Once infamous as a place of exile and no-return during the Tsarist and then Stalinist eras, Siberia is being touted as a beacon of light by the Russian government as it looks east, rather than west, for growth potential.
Mineral and metal-rich Siberia is already home to oil, diamonds, gas and coal producers and in April 2013, Russia announced a billion-dollar investment in the region. Russian Prime Minister Dmitry Medvedev ordered the government to devise a "Far East Development Program" totaling $16 billion to develop Siberia and its environs by 2018, saying it was a top priority for Russia.
"There will be payback for money invested into the region," Medvedev said during a trip to the region in April, forecasting trillions of roubles would flow back into the Russian economy.
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The Russian government will focus on boosting the capacity of the Trans-Siberian railroad, the development of regional aviation, airport and seaport infrastructure and the building of highways as well as developing the already-established energy sector, according to a report by state news agency Ria Novosti in April.
Although the government has not explicitly linked its plans to invest in the region to high growth in China, Russian energy companies developing pipelines to China have already benefited from the program's potential. In March, China's state energy group CNPC signed a number of billion-dollar deals with Russian oil and gas giants Rosneft and Gazprom on the back of plans to develop pipelines and transport networks to transport resources from Siberia to China.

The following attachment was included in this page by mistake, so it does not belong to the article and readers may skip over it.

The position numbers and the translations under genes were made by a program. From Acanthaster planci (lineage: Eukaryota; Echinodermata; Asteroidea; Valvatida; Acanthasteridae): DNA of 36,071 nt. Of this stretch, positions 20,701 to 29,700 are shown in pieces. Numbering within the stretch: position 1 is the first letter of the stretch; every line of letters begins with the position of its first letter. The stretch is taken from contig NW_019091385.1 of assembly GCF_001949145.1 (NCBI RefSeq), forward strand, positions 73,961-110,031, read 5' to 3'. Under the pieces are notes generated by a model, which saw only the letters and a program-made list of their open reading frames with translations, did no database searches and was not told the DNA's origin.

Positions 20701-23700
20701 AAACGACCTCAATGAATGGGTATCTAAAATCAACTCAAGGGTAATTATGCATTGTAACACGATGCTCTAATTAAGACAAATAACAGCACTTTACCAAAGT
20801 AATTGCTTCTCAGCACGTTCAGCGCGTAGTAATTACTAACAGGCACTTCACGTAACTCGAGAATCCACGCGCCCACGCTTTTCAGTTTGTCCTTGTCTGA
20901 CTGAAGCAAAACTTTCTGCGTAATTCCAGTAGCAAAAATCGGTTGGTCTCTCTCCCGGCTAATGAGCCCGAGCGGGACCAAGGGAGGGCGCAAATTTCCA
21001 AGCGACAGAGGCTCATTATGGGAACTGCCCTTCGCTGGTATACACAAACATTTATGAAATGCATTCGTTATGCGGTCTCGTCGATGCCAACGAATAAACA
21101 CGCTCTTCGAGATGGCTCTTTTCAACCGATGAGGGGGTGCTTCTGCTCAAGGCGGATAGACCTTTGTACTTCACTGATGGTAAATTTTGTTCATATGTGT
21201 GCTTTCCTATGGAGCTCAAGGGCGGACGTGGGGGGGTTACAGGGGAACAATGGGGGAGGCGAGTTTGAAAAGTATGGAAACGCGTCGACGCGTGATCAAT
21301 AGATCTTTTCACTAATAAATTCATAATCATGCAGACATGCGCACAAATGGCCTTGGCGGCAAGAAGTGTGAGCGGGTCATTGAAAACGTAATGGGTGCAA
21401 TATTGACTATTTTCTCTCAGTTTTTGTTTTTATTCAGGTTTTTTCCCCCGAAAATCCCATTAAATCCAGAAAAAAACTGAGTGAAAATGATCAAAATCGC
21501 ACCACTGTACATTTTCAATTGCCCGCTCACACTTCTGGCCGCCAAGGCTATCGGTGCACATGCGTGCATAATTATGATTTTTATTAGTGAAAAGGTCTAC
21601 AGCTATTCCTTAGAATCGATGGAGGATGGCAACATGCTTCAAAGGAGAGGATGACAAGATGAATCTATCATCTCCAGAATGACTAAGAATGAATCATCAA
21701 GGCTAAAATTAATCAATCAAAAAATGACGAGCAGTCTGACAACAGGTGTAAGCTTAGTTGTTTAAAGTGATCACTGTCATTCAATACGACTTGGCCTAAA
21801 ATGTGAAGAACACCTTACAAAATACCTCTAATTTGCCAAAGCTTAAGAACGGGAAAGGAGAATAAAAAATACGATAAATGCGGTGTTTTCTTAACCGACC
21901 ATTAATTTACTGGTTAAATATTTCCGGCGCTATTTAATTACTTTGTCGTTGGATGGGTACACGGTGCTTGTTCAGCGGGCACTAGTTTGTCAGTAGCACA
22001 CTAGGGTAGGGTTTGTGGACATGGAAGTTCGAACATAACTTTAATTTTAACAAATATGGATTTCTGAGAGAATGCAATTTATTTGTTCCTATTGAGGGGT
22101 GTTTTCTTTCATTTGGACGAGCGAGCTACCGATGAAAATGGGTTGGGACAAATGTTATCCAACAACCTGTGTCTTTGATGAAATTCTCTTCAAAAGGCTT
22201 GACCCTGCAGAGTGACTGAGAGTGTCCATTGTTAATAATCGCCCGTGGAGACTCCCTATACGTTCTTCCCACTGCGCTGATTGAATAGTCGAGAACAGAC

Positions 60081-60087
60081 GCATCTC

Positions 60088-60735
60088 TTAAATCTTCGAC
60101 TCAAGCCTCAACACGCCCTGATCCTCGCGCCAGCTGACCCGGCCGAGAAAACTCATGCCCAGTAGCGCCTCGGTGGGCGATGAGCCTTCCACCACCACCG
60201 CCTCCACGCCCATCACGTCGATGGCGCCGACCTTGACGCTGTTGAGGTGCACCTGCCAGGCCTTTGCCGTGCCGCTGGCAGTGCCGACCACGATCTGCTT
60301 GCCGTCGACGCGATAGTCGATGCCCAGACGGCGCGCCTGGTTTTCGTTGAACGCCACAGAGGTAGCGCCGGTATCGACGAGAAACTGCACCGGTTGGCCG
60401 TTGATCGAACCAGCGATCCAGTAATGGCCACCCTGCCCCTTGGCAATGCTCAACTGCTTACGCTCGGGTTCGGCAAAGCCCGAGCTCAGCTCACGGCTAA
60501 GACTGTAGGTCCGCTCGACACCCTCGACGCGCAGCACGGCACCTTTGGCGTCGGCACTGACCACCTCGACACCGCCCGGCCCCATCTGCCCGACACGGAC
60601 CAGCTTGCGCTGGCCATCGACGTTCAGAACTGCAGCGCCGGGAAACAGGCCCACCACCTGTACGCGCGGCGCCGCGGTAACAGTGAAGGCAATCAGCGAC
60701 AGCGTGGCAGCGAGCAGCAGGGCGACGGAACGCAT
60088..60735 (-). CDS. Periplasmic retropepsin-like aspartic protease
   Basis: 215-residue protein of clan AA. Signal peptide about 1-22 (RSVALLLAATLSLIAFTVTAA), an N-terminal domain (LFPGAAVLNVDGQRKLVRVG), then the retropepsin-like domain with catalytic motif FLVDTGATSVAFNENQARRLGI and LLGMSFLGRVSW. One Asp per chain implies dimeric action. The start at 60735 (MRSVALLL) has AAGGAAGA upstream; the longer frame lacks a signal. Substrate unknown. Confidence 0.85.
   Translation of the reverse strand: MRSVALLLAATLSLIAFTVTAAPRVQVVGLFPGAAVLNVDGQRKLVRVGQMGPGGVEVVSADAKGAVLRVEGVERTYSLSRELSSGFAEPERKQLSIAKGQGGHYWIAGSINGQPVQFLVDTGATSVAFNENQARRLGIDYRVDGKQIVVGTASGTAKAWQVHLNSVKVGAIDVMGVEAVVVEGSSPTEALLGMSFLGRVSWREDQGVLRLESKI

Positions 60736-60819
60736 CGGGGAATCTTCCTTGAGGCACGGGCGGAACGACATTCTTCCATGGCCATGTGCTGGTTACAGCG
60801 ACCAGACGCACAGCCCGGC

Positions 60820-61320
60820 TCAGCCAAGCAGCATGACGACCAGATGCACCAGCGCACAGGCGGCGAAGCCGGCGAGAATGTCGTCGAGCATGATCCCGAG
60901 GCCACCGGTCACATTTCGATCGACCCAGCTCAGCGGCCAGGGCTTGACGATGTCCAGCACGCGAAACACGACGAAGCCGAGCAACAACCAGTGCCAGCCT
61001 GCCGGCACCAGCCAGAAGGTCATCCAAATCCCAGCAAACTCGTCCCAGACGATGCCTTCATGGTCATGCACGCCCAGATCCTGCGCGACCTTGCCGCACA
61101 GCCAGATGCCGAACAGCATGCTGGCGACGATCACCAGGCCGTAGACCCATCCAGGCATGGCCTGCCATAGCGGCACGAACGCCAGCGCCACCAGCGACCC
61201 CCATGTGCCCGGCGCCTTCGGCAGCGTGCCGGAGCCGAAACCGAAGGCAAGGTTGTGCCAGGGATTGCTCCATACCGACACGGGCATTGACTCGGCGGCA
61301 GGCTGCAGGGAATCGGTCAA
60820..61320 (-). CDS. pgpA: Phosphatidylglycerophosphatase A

Artem Volynets, chief executive of En+ Group, a diversified mining, metals and energy group controlled by Oleg Deripaska told CNBC that Siberia's proximity to growing Asian markets was central to Russia's investment in the area.
"Eastern Siberia region is located in great proximity to China and Asia where the center of economic activity is shifting to. If you look at the map - it takes only two hours to go by plane from Irkutsk, the center of Eastern Siberia, to Beijing," he told CNBC.
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"The proximity to Asia and wealth of resource of Eastern Siberia enables Russia to capitalize on Asian countries' growing demand and to drive the region's economic growth," he added.
At present, China imports core mineral resources from Australia, Brazil and South Africa. But Siberian mineral resources are located in closer proximity, Volynets noted. Cargo transportation from Brazil to Shanghai by sea takes as long as 35 days, from South Africa it takes 20 days and from Australia it takes around 14 days – while from the Vanino Seaport in Siberia it takes only 4 days.